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How to spot Dyspraxia in the Classroom


Dyspraxia, also known as Developmental Coordination Disorder (DCD), affects children’s coordination and motor skills. For Dyspraxia Awareness Week, it’s important that educators understand the signs of dyspraxia to provide inclusive support to their students.


The experience of dyspraxia/DCD varies for each individual, influenced by factors such as age, skill development opportunities, environmental demands, and the support/understanding received from their surroundings.


Nevertheless, there are identifiable common signs of dyspraxia/DCD to look out for. In this blog, we will explore seven key signs that SEN teachers can look out for to recognise a child with dyspraxia in the classroom.

1. Difficulty with Physical Activities:

Children with dyspraxia often struggle with running, jumping, hopping, catching, and throwing, compared to their peers. They may appear less coordinated and encounter challenges in executing these basic motor skills.


2. Frequent Tripping and Falling:

Dyspraxic children may display an increased tendency to trip and fall, which could be attributed to issues with balance and spatial awareness. If a child consistently exhibits clumsiness or experiences frequent accidents, dyspraxia might be a factor worth considering.


3. Poor Pencil Grip and Immature Writing:

A notable sign of dyspraxia is a poor pencil grip, resulting in slow and immature handwriting. Teachers should observe students’ fine motor skills closely, as well as their ability to hold and control writing instruments effectively.

4. Difficulty with Social Interactions:

Children with dyspraxia often find it challenging to keep friends and struggle to judge appropriate behaviour in social situations. They may require additional support and guidance in understanding social cues and forming meaningful connections with peers.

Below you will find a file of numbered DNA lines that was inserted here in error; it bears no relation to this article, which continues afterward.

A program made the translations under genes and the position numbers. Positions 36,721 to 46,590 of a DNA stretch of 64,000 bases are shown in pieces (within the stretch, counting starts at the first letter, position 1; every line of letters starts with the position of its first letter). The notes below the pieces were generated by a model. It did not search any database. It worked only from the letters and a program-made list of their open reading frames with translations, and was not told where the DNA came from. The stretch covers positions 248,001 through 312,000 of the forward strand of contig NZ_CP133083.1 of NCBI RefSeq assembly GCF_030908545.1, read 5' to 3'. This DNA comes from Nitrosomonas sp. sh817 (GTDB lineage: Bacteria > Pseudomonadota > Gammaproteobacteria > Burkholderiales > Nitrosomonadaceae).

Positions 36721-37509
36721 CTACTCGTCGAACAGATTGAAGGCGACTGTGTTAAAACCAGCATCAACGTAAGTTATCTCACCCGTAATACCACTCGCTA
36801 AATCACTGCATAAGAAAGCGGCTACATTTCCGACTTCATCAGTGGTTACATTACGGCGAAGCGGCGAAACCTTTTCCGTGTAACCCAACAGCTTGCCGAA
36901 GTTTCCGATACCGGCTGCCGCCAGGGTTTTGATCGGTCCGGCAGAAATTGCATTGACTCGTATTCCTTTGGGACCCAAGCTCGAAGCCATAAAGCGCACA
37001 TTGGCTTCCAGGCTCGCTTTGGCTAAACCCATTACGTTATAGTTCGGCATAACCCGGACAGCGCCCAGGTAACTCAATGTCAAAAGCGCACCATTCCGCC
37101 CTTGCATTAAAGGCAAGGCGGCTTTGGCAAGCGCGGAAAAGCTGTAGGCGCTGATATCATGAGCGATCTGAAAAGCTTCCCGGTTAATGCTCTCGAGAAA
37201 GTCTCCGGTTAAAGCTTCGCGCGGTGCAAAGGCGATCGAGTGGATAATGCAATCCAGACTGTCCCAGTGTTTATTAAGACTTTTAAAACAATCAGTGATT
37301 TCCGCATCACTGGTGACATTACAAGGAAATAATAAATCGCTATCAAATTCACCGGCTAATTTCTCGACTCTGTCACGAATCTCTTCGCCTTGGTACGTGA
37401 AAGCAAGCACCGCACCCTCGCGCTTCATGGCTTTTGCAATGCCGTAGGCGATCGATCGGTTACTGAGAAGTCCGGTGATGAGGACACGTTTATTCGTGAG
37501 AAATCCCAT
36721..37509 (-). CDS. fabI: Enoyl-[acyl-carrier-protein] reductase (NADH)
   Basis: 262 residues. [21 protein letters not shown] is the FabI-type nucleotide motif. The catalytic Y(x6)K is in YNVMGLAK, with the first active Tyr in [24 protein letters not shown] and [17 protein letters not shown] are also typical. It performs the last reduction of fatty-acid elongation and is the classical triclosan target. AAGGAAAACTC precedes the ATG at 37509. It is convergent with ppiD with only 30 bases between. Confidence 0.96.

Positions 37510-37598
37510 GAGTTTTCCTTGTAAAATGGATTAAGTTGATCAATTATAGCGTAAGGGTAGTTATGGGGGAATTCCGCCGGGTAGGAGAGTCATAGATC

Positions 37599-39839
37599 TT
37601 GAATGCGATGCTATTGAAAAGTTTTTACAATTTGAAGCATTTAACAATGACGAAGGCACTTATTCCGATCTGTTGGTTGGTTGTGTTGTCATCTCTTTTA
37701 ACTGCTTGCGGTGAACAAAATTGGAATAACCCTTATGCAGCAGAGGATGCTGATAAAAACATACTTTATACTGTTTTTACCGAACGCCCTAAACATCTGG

5. Difficulty Following Instructions:

Dyspraxic students may struggle to process and follow instructions effectively. They might require instructions to be broken down into smaller steps, repeated, or provided in a visual format to enhance understanding and ensure successful task completion.

6. Challenges with Time Management:

Managing time can be particularly difficult for children with dyspraxia. They may struggle with gauging time intervals, estimating the duration of activities, and adhering to schedules. Providing visual aids, timers, or structured routines can help them better manage their time.


7. Flourishing in One-on-One or Small Group Settings:

Dyspraxic students often thrive in one-on-one interactions or small group settings. They may benefit from additional support, personalized attention, and tailored teaching strategies to accommodate their unique learning needs.

By recognising these key signs, teachers can identify potential dyspraxic students in their classrooms and provide them with the support and resources needed for their academic and personal success.


Dyspraxia Awareness Week presents an opportunity for educators to promote inclusive learning environments and empower every child to reach their fullest potential. 


For more information on Dyspraxia and Dyspraxia Awareness Week head to: